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Comey: White House Lied 'Plain and Simple' About Firing

Comey testifies that Trump administration lied in describing the reasons he was fired
Image: James Comey Hearing
Former FBI Director James Comey testifies during a US Senate Select Committee on Intelligence hearing on Capitol Hill on June 8.Brendan Smialowski / AFP - Getty Images

WASHINGTON — Fired FBI Director James Comey testified Thursday that he was "confused" and "concerned" when President Donald Trump told the public he was firing him for undermining the morale of the agency he had led since 2013.

"Those were lies, plain and simple," Comey said.

The Trump administration, he said, "chose to defame me and, more importantly, the FBI by saying that the organization was in disarray, that it was poorly led, that the workforce had lost confidence in its leader."

Live Blog: Latest Developments, Reaction to Comey's Testimony

Comey also said that while he didn’t want to express an opinion on whether Trump was seeking to obstruct the ongoing investigation into Russians meddling into the presidential election, he is “sure” the special counsel, Robert Mueller, will be examining that. And he said he is sure he was fired because of "the Russia investigation."

Comey also explained why he wrote memos chronicling his private conversations with Trump: he had a "gut feeling" the president might lie about the nature of the meetings.

"I knew there might come a day when I needed a record of what happened," he said, citing the "nature" of the person he was dealing with. He added that he never felt the need for such a record in dealing with two former presidents, Barack Obama and George W. Bush.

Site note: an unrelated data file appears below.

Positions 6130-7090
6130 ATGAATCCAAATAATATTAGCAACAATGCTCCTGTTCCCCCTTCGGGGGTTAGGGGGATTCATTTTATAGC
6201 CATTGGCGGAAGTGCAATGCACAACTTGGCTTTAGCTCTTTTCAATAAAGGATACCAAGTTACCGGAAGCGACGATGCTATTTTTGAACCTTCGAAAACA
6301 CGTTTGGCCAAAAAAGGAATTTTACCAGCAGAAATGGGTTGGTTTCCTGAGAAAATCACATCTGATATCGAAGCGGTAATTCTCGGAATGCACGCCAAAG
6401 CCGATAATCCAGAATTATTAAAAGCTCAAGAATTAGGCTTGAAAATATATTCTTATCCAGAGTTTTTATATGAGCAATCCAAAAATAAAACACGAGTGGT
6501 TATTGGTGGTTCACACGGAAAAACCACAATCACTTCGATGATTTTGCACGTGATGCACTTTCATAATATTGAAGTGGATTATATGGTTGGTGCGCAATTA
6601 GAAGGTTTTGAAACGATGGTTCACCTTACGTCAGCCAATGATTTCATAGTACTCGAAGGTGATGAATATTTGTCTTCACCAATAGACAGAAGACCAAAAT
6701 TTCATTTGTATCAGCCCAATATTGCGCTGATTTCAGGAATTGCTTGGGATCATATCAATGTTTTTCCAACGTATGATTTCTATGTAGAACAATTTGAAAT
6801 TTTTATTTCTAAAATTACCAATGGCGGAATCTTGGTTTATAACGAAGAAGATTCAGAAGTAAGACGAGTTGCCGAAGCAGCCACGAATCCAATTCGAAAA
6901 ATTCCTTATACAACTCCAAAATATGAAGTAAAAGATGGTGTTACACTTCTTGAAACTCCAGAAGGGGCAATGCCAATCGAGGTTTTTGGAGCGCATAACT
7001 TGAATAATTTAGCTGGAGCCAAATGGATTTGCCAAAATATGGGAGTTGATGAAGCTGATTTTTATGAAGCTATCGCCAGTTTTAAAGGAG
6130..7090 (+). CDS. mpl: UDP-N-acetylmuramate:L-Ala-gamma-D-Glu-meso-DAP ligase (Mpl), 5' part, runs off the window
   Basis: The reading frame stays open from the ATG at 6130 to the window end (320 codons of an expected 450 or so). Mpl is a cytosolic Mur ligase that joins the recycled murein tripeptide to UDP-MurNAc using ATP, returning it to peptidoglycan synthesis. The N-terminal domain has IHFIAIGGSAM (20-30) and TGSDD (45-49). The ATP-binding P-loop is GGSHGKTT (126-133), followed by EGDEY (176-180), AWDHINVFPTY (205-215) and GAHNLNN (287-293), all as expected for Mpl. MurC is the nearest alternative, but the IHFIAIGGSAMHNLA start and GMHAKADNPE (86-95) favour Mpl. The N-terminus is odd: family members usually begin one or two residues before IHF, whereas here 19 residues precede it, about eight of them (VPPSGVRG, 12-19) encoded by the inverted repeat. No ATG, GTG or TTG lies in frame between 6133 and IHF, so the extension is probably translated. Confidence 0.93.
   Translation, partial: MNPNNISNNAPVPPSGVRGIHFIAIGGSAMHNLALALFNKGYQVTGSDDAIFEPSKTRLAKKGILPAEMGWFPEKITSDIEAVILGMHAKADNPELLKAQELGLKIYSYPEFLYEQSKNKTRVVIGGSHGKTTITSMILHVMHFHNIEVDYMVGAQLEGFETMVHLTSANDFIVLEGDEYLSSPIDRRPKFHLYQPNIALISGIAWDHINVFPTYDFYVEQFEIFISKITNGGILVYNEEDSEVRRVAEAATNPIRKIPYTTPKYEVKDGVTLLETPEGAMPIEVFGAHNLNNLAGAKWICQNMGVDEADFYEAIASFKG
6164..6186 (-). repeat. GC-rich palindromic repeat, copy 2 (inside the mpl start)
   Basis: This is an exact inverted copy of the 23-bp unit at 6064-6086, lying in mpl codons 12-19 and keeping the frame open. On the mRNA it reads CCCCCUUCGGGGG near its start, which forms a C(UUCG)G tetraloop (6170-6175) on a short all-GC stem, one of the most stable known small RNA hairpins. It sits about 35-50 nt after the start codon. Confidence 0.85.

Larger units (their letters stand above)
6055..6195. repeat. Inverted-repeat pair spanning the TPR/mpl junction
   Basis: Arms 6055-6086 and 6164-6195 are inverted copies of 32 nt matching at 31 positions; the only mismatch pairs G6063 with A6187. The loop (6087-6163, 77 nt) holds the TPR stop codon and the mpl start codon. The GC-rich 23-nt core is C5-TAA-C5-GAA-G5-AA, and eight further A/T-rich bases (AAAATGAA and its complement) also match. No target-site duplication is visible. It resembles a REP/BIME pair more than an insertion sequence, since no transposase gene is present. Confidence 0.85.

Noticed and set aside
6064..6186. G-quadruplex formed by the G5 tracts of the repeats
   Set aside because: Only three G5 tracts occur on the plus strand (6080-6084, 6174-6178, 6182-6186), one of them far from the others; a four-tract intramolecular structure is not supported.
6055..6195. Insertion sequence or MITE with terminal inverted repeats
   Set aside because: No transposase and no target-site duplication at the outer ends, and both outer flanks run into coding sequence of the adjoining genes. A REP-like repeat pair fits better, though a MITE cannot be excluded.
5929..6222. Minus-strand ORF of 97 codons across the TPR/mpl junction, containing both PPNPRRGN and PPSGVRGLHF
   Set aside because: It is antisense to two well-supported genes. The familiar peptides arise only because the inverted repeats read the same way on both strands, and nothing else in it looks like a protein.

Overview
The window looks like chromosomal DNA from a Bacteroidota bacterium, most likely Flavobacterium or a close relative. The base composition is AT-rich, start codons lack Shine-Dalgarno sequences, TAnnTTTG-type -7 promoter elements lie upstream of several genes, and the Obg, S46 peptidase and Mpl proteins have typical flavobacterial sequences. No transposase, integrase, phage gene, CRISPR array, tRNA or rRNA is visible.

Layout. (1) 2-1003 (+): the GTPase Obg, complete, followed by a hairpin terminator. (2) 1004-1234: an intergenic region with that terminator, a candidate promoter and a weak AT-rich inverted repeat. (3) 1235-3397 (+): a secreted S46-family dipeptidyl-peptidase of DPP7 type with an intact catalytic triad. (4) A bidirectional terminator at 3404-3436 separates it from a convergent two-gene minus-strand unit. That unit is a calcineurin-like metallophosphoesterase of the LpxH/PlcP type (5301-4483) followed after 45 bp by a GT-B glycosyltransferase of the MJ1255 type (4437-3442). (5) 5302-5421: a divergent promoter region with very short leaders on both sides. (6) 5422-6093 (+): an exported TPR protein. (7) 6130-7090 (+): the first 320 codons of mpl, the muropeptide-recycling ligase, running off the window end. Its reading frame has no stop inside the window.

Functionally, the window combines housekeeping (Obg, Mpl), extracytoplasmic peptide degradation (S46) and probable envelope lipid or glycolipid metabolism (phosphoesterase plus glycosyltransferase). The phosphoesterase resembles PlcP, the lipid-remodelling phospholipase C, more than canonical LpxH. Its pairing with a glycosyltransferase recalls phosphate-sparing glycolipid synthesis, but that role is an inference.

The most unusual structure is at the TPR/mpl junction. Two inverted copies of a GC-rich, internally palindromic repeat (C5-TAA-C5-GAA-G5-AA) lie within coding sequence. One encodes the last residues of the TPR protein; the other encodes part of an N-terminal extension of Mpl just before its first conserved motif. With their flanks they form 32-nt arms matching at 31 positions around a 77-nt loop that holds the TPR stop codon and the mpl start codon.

Questioned about Trump's public statement that Comey had "better hope that there are no tapes of our conversations," the former director replied, "Lordy, I hope there are tapes."

Comey's forthright and unflinching remarks to the committee — openly acknowledging his fear of the president's mendacity — made for two hours and 40 minutes of dramatic sworn testimony before the Senate Intelligence Committee.

Except for a few instances where the questioning veered off into Comey's disputed handing of the Hillary Clinton email investigation, the focus was on Trump. And there have been only a few similar moments in history where a sitting president was exposed to such scathing congressional testimony from a respected public servant.

While Comey stated emphatically he had no doubt at all that the Russians tried to influence the election, Trump was watching the unfolding drama in the White House dining room with his legal teams and close advisers. Though associates had said he might use Twitter during the hearing, his account remained silent.

After the hearing, Trump’s private lawyer, Marc Kasowitz, insisted Comey's testimony buttressed the president's contention that "he was not under investigation as part of any probe into Russian interference." He proclaimed Trump had been vindicated, and also focused on Comey's admission that he gave copies of his Trump conversation memo to a Columbia University law professor to distribute to the media in the hopes of prompting the appointment of a special counsel.

Kasowitz called Comey's actions "retaliatory."

"It is overwhelmingly clear that there have been and continue to be those in government who are actively attempting to undermine this administration with selective and illegal leaks of classified information and privileged communications," he said. "Comey has now admitted that he is one of these leakers." He suggested that federal authorities determine whether Comey's leaks should be investigated.

NBC News has confirmed that the law professor was Daniel Richman, who has known Comey for decades. Comey was no longer employed by the government when he turned over the memo, and it is not clear whether Kasowitz was correct when he accused Comey of leaking privileged information.

Earlier, White House spokeswoman Sarah Huckabee Sanders bristled at her boss' honesty being questioned by Comey.

"I can definitely say the president is not a liar," she told reporters. "Think it's frankly insulting the question would be asked."